WEEKLY ROUND -UP

Each Week We Answer 100s of Legal Questions.  Here Are The Top 3 Questions From Last Week.

 

 

 

 

 

 

Week Of September 19, 2022

QUESTION NO.1: "If I am the seller on a land contract, how is my interest protected if there is a fire or other damage to the home? Do I need to get hazard insurance or does the buyer? How does this work?"
A: Your buyer has an insurable equitable interest in the property. The buyer needs to have a hazard insurance policy on the home for the purchase price – at a minimum. They then name YOU as the LOSS PAYEE on the insurance policy. If there is a fire or any other damage, your balance gets paid off first. You are the legal owner. The buyer gets the difference between what they owed you and what they insured the property for. That’s how it works. Good luck!
QUESTION NO. 2: "I have a former business partner trying to sue me on an old promissory note that I haven't paid on in over 12 years. How can he sue me now? So much time has passed?"
A: Generally speaking, the time frame to collect on a promissory note is no greater than 6 years from the last date of payment. Known as a “statute of limitations,” if your old partner has failed to bring an action within the 6 years, their claim may be barred.
QUESTION NO. 3: "Could knowledge of a lawsuit be considered "actual service" of the lawsuit?"'
No, one must be personally served by a process server to be properly served, however, if, for some reason, you cannot be served personally, then the plaintiff can serve you through court ordered publication in the legal news, regular mail or even a posting on the property. In the case of property tax forfeiture, posting and publication can be considered adequate notice.

Week Of September 12, 2022

QUESTION NO.1: "If I am the seller on a land contract, how is my interest protected if there is a fire or other damage to the home? Do I need to get hazard insurance or does the buyer? How does this work?"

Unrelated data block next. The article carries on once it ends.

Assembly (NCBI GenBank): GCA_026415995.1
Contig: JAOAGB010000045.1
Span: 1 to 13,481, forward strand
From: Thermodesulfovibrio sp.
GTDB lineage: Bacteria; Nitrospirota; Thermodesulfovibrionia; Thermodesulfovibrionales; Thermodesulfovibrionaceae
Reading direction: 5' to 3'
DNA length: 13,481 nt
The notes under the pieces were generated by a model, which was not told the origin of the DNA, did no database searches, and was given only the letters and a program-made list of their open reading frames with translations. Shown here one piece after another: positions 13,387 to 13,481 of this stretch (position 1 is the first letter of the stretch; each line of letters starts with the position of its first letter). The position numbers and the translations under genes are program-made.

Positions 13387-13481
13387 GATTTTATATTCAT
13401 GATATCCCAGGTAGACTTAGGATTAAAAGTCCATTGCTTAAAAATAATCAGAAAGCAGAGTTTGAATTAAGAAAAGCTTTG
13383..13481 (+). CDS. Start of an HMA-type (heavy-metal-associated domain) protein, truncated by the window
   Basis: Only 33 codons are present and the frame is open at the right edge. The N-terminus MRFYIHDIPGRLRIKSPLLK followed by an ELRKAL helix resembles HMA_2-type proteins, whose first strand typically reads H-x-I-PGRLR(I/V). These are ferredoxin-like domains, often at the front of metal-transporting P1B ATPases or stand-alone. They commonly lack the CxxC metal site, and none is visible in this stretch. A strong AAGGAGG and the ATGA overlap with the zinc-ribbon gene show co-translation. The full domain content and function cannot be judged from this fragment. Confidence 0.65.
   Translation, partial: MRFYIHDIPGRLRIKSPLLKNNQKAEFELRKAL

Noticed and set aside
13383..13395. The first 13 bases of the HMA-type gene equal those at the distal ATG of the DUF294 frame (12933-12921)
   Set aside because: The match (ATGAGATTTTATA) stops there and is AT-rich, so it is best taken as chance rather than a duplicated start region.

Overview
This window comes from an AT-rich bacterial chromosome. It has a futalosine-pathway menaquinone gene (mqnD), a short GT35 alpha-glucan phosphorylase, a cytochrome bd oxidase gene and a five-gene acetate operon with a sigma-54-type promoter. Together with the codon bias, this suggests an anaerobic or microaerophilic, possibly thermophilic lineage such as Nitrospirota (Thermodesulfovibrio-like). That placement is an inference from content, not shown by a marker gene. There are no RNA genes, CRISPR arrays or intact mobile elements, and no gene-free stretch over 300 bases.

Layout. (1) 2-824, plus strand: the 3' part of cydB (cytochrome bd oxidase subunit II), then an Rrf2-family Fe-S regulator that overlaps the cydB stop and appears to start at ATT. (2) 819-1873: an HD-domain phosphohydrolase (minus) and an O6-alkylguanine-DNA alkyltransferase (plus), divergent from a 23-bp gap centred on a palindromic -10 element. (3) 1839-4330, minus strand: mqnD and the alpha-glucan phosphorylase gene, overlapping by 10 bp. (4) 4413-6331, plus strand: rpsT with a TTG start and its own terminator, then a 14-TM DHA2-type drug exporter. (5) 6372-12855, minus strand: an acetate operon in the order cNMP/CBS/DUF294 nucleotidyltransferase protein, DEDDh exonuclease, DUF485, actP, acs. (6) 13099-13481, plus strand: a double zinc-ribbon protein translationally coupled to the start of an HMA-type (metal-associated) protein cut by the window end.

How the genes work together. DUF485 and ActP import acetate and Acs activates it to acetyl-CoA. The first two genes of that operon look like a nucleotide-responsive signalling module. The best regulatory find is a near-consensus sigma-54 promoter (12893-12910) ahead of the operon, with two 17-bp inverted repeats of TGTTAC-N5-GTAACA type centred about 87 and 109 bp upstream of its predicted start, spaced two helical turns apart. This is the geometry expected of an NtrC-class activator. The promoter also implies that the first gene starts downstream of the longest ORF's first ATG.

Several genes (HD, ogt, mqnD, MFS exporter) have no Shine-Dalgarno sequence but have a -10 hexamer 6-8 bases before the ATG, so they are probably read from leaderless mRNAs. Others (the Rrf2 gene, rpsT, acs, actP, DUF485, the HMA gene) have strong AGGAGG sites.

A: Your buyer has an insurable equitable interest in the property. The buyer needs to have a hazard insurance policy on the home for the purchase price – at a minimum. They then name YOU as the LOSS PAYEE on the insurance policy. If there is a fire or any other damage, your balance gets paid off first. You are the legal owner. The buyer gets the difference between what they owed you and what they insured the property for. That’s how it works. Good luck!

QUESTION NO. 2: "I have a former business partner trying to sue me on an old promissory note that I haven't paid on in over 12 years. How can he sue me now? So much time has passed?"
A: Generally speaking, the time frame to collect on a promissory note is no greater than 6 years from the last date of payment. Known as a “statute of limitations,” if your old partner has failed to bring an action within the 6 years, their claim may be barred.
QUESTION NO. 3: "Could knowledge of a lawsuit be considered "actual service" of the lawsuit?"'
No, one must be personally served by a process server to be properly served, however, if, for some reason, you cannot be served personally, then the plaintiff can serve you through court ordered publication in the legal news, regular mail or even a posting on the property. In the case of property tax forfeiture, posting and publication can be considered adequate notice.

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If You Like These Questions, then Join Us For”Office Hours”

at 4:00-5:00 P.M. EST on the 2nd and 4th Friday of each month for an open ended live Q&A session with Attorney David Soble and his associates.

The time is set aside for YOU to ask YOUR legal questions,           so Ask Away!

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